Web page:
Patient Expectations: It seems stupid, but my PTSD/ burnout is actually more from situations like the mom of the two year old literally yelling at me in the waiting room for not getting her discharge paperwork in a timely fashion. This is usually for a child that I wrote an antibiotic prescription for, when they absolutely did not need it, however I dreaded the inevitable argument and patient complaint that would ensue if I didn’t write the Rx, etc.etc.etc.. Meanwhile I am dealing with several ICU holds that the hospitalist (not intensivist) still hasn’t seen, central lines in the ICU, NSTEMIs marinating in the waiting room, stroke “codes” sepsis “codes”, no available beds, homeless people smoking meth in the ER, poop streaks in the hallway, etcetera etcetera. Society has absolutely no idea what we deal with on a day-to-day basis. Other physicians usually have no idea as well.

My dad had to go to the ER last year for chest pain. The only thing he could talk about was the time waiting in between physician contact/blood draw, imaging, etc. He had literally no understanding or clue about what actually constituted quality of care, despite hearing me bitch and moan about my experiences working in the ER for the past decade.

ER Blaming: One of my biggest flex points for failure in this field has been the complete disrespect of the emergency medicine profession by other specialties. I can't handle it when a hospitalist or intensivist treats me like an underling. I can't handle it when sub specialists such as ENT or urology are completely absent or do not take any ownership over their post operative complications. It seems that their algorithm basically says go to the ER for any concerns. I think this behavior has been worsening over the past 5 years. Didn't these people used to be available to their patients? A lot of my college buddies are urology, ortho, ENT, etc. They all have their stories about stupid consults from the ER or stupid **** the ER does. I like to tell them that we can always go back to the 1970s or European model where they are on call for basically everything related to their field. These specialists do not acknowledge the value we provide to the system, and need to understand that the whole system would completely fall apart if we were not there. If you want to know the dysfunction of any particular medical system, just go to the ER and you will find us there dealing with it directly.

Another flex point for failure has been treatment by the hospital system when things go wrong with patients. We are occasionally expected to do heroic things- ED thoracotomy, cric, Lateral canthotomy, pediatric resuscitations, etcetera. These are procedures that even the specialist will get nervous and anxious about. However, when we step up to the plate and perform these, the immediate response from the sub specialists is doubt and skepticism. When a child dies in the emergency room, it is met with suspicion. When i cric someone, I have to defend my actions.

COVID: Don’t even get me started.

What I am doing now: Palliative Care Fellowship. I am by far the oldest one in my fellowship class. Thank you Frazier for all of the posts. This isn’t a running away/snap decision, and is very likely a WRONG decision for many people leaving EM. You must want to do this type of work, and you need to have the disposition for it. I repeat: Do not run away to a Palliative Care Fellowship just to get away from EM. As a premed I was doing Hospice stuff, palliative rotations in med school, carried this interest through ICU rotations, etc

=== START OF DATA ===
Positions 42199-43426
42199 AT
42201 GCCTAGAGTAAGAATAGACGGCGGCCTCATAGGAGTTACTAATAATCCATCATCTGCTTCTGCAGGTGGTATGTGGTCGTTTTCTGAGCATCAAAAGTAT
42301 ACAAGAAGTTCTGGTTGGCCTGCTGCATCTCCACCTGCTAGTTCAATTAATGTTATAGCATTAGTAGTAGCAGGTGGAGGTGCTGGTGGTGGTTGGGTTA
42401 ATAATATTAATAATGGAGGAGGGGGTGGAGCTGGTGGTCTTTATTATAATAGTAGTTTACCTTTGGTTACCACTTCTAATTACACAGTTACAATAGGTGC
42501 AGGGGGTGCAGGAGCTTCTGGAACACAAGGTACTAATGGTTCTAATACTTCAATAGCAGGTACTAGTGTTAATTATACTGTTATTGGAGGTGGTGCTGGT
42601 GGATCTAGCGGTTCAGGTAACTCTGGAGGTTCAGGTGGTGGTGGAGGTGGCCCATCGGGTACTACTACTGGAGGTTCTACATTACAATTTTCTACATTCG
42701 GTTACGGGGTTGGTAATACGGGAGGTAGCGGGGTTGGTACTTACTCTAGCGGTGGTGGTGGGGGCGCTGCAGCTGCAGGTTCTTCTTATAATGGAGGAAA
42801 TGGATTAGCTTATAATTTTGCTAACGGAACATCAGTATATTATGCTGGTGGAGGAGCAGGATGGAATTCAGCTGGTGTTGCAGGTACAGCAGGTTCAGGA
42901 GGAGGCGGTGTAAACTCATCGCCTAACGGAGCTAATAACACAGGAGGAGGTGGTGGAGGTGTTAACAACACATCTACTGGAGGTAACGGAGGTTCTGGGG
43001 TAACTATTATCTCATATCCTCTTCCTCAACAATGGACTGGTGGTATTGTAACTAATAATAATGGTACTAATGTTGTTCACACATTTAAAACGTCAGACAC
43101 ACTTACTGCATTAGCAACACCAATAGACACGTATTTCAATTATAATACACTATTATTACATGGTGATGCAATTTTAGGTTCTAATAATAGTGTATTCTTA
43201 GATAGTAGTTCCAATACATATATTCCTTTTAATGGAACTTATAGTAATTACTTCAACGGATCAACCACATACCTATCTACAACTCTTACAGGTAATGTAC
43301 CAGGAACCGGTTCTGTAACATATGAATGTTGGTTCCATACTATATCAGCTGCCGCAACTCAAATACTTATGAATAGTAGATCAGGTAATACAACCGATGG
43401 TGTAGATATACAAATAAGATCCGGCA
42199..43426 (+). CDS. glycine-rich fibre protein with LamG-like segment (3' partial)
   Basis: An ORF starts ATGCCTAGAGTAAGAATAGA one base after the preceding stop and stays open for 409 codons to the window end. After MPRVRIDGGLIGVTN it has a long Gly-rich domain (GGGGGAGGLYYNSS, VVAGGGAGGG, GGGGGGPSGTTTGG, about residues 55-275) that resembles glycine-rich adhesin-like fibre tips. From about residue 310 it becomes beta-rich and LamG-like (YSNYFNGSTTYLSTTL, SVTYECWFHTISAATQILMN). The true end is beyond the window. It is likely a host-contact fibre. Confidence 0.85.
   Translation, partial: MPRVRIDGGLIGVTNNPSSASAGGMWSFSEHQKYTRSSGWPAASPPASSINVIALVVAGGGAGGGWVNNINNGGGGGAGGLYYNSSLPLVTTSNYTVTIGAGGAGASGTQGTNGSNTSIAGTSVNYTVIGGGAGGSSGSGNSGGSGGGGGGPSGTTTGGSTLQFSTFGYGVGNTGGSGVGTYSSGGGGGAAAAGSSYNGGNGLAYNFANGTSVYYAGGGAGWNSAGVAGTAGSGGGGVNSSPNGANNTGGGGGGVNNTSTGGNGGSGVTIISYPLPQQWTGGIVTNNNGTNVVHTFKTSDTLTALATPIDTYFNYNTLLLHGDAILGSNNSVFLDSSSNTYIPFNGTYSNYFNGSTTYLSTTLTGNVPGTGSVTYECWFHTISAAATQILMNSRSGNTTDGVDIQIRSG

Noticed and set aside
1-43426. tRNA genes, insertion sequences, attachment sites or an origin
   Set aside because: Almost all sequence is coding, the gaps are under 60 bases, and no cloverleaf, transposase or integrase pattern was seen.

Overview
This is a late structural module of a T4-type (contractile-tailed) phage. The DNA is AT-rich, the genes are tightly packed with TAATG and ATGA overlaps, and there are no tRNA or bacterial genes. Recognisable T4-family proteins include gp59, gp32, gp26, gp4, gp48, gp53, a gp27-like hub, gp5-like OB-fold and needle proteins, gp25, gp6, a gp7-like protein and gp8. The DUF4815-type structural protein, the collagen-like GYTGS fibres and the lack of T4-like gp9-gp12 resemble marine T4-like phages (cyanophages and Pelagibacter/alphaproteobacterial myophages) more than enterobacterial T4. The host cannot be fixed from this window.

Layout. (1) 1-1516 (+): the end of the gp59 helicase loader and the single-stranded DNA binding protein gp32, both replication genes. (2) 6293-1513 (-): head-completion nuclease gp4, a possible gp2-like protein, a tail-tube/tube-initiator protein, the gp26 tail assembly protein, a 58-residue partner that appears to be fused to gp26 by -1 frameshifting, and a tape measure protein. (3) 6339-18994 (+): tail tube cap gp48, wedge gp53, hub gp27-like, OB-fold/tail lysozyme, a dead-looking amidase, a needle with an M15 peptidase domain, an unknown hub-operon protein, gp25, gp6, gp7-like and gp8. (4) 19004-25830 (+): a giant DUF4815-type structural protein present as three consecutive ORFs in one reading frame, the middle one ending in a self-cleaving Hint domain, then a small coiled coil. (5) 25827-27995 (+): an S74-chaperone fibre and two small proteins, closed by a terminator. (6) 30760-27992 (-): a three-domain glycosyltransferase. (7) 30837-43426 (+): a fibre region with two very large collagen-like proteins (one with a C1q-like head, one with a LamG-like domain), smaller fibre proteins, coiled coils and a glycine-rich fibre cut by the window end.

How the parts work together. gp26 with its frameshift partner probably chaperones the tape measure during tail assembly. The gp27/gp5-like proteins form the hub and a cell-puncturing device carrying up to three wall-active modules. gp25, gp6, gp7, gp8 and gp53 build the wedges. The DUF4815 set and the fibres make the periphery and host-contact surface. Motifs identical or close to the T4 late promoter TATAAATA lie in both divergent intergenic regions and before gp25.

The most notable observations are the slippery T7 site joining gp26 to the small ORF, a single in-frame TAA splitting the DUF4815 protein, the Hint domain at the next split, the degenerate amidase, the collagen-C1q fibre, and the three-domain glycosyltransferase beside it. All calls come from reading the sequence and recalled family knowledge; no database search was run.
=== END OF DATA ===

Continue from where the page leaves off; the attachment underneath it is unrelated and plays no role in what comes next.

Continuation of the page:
I used to think EM docs in their 50s/60s were outdated dinosaurs, but I increasingly find myself in awe of them. How the hell did they stick it out for so long? I have not decided if I'm going to give up on EM, as I could still see a role for me working in rural low volume places. I got my resuscitative reps and experience working in busy ERs. I stood the watch.

For me, right now, the juice is NOT WORTH the squeeze. I am lucky enough to have paid off all my loans, and have a small nest egg after being frugal during residency and in my 7 years as an attending. I have a spouse that earns 100k. We will be OK. I am incredibly grateful that she didn’t marry me for money or prestige, otherwise this could have gone a lot worse.

It is important to note that I did not burn out from working too many shifts. I typically worked 12-15 8s. There were periods where I flexed up to 15+ 12’s, but this was extremely rare and limited. I rarely worked more than 2 nights/month, and went several months at a time with no nights. (Though I do think nights are terrible for your health and undoubtedly lead to burnout). I tried many ways to change my schedule around to avoid burnout, however even cutting back to 7-9 shifts a month did not cure the negative feelings. If anything, it led to more career anxiety and longer periods of self-loathing between shifts. I spent a lot of Tuesday afternoons drinking beer by myself and wondering why I was a failure and couldn’t be happy in EM.

I hope everyone can keep fighting the good fight. I truly believe that there is no more difficult or important job in medicine than what we do.
I read this and your feelings are 100% valid. Good luck on you new path.
 
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Well done, OP. It’s not easy to walk away from something we have committed ourselves to, heart and soul. Many of your comments resonated with me, particularly those about mid levels. I’ve argued elsewhere that our compensation shouldn’t just reflect the RVU’s we generate but also the value we add by letting ****ty mid levels, and IME physicians, practice elsewhere. We have become “expedited, complex work up doctors” and it grates on me more and more, even though I take great pride in my ability to elegantly solve other physicians’ problems.